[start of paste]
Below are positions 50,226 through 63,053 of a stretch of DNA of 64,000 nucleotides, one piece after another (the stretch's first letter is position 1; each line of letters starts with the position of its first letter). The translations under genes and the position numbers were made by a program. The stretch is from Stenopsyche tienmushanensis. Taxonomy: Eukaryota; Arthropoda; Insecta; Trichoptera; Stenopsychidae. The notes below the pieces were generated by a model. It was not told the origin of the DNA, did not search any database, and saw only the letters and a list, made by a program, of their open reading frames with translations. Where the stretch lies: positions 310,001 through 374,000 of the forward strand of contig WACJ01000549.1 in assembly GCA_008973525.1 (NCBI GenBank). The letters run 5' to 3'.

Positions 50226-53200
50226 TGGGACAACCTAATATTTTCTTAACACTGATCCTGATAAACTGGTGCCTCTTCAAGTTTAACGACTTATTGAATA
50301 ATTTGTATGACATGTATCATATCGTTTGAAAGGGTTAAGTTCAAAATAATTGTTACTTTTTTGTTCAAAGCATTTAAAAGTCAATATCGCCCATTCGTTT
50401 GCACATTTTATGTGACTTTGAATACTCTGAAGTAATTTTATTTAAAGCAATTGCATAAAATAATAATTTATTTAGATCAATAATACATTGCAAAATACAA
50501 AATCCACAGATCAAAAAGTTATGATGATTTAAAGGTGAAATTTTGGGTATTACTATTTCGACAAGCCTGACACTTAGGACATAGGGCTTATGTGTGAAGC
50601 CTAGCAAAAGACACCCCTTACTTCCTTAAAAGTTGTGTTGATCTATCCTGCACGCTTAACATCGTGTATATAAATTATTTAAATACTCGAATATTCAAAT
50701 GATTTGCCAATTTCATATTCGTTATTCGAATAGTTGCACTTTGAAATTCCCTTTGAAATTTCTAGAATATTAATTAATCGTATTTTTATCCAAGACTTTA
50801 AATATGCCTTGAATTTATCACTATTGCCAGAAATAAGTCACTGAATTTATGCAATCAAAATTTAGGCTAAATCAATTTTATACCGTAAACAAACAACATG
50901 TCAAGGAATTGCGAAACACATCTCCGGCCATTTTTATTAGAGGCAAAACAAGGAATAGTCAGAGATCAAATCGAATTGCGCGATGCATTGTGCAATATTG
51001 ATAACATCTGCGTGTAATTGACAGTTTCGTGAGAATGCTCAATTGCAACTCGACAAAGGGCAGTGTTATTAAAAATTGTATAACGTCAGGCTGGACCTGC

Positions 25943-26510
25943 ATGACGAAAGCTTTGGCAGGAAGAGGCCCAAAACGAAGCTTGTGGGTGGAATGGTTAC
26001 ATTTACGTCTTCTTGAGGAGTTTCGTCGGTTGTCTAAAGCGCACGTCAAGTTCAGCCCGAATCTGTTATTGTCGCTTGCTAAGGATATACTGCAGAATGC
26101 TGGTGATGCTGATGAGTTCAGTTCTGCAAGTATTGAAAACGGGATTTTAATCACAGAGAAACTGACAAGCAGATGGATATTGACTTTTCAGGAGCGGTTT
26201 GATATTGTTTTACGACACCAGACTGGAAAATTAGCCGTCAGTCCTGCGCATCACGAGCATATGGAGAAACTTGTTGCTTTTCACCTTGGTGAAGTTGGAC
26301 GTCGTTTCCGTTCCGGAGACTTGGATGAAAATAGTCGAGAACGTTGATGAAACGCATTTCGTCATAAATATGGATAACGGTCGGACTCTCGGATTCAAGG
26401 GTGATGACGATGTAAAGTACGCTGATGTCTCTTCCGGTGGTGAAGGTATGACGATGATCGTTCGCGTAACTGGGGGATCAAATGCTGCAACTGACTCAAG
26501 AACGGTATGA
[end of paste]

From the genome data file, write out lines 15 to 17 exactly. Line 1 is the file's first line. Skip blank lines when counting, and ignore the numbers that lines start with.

26101 TGGTGATGCTGATGAGTTCAGTTCTGCAAGTATTGAAAACGGGATTTTAATCACAGAGAAACTGACAAGCAGATGGATATTGACTTTTCAGGAGCGGTTT
26201 GATATTGTTTTACGACACCAGACTGGAAAATTAGCCGTCAGTCCTGCGCATCACGAGCATATGGAGAAACTTGTTGCTTTTCACCTTGGTGAAGTTGGAC
26301 GTCGTTTCCGTTCCGGAGACTTGGATGAAAATAGTCGAGAACGTTGATGAAACGCATTTCGTCATAAATATGGATAACGGTCGGACTCTCGGATTCAAGG